This week we'd like to grow shitake mushroom at our home. Well, we experimenting how to make our gourmet food source. We bought the kit from Fungi Perfecti. I will post some development in the future.
Friday, January 8, 2010
Since winter did not get away for sometimes soon, I decided to treat myself with traditional apple crumble. I had lovely joyride 37 miles with Bianchi Bike on New Year Day, and back home with these simple and rewarding desert. Very easy to make.
The best ingredients is sour or cooking apple. I choose Granny Smith which somehow appear in supermarket beginning January. I love the texture, slightly harder and last longer. For calories conscious I did not put too much sugar but compensate with butter.
4 large cooking apple or 6-8 small (peeled and seed out)
2 tbs sugar
1 tbs cinnamon powder
2 cups of mixed berries (in this recipe blueberry and blackberry)
1 cup all purpose flour
1 cup traditional oats
2/3 cup granulated sugar
1/3 cup brown sugar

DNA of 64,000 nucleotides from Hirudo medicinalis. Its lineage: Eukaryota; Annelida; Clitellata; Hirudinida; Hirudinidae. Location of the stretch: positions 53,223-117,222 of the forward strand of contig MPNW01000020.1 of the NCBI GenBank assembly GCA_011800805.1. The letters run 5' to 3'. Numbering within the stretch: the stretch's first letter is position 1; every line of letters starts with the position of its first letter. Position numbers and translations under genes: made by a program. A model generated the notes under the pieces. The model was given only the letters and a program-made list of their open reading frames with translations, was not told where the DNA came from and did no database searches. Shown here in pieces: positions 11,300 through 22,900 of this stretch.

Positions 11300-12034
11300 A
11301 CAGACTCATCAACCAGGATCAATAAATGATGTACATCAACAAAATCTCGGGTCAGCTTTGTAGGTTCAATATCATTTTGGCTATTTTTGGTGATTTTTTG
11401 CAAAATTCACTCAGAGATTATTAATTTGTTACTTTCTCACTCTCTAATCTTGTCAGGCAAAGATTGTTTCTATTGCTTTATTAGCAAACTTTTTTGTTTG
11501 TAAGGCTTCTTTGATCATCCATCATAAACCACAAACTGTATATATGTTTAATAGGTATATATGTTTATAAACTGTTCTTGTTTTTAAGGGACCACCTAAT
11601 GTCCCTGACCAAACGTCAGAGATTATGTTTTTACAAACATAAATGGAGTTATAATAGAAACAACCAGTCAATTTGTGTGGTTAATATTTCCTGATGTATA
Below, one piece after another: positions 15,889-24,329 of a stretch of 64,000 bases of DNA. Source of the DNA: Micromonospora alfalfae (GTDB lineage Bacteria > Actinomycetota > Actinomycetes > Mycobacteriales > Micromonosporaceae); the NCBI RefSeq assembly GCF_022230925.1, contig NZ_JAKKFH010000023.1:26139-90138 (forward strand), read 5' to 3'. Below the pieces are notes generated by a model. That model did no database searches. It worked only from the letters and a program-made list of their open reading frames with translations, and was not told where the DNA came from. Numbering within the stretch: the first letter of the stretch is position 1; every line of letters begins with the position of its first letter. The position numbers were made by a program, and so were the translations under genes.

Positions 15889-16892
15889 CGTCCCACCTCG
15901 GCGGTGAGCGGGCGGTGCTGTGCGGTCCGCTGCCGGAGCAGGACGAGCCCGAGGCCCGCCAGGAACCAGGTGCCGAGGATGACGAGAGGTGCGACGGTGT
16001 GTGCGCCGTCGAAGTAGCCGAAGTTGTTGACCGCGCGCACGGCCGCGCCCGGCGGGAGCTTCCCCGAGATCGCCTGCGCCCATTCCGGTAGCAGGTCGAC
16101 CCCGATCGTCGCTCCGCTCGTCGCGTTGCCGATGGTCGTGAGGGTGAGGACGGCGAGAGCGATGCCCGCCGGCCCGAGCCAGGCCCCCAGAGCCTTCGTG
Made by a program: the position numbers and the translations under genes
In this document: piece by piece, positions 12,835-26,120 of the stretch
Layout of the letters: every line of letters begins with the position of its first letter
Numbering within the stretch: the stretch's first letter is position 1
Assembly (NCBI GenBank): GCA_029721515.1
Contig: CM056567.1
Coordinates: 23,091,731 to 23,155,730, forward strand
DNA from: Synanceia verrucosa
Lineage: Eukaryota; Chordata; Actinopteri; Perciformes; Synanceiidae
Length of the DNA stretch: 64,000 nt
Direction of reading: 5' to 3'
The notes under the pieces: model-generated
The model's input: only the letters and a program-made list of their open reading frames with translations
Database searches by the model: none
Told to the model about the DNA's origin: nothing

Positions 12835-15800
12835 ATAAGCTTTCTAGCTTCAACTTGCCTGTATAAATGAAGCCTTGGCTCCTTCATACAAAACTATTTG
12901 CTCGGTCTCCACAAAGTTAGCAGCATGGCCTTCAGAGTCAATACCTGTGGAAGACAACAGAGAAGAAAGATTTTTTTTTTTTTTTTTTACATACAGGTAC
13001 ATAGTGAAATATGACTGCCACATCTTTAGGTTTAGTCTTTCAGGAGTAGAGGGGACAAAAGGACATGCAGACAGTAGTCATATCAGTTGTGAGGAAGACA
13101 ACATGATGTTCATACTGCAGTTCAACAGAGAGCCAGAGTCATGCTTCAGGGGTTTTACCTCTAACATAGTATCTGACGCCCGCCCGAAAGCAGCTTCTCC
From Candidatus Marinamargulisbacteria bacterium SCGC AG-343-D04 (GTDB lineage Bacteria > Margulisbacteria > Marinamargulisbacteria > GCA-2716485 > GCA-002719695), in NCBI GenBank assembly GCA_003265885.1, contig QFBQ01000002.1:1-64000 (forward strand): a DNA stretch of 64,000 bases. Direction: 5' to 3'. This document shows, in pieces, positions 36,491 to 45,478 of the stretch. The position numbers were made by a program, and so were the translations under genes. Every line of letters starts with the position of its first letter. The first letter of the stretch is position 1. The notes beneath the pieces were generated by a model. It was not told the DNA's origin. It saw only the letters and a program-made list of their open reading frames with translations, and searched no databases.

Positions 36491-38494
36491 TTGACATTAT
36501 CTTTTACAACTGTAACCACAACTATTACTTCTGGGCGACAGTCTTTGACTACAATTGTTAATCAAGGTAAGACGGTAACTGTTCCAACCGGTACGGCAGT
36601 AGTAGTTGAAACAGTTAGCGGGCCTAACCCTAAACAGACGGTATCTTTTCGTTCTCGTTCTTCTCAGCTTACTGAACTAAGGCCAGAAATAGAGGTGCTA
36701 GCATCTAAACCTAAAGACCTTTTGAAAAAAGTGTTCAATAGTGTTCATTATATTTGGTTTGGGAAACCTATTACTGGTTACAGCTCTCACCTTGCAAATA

10 tbs butter
Cut apple in chunks, stew in a pan with sugar and cinnamon about roughly 5-6 minutes at low temperature. Stir occasionally and let the apple softened but not too much. When it done pour into glass/ceramic to cool down. Add the berries and stir roughly. (if you using frozen berries, add it when apples still on the pan. The heat will melt straight away without over cooking it).
Put oven on 375F for preheating. In the bowl add the crumble ingredients and mixed with hand until create crumbly consistency. Do not over do it otherwise the butter melt quickly. It doesn't matter if cannot cover all the grains.
Pour the crumble on top of apple and berries then bake about 45-60 minutes or until the crumble looks brownies. The berries will try to escape, probably best to put some addition plate on the second rack below the pie dish.
Served warm with custard or cold with ice cream.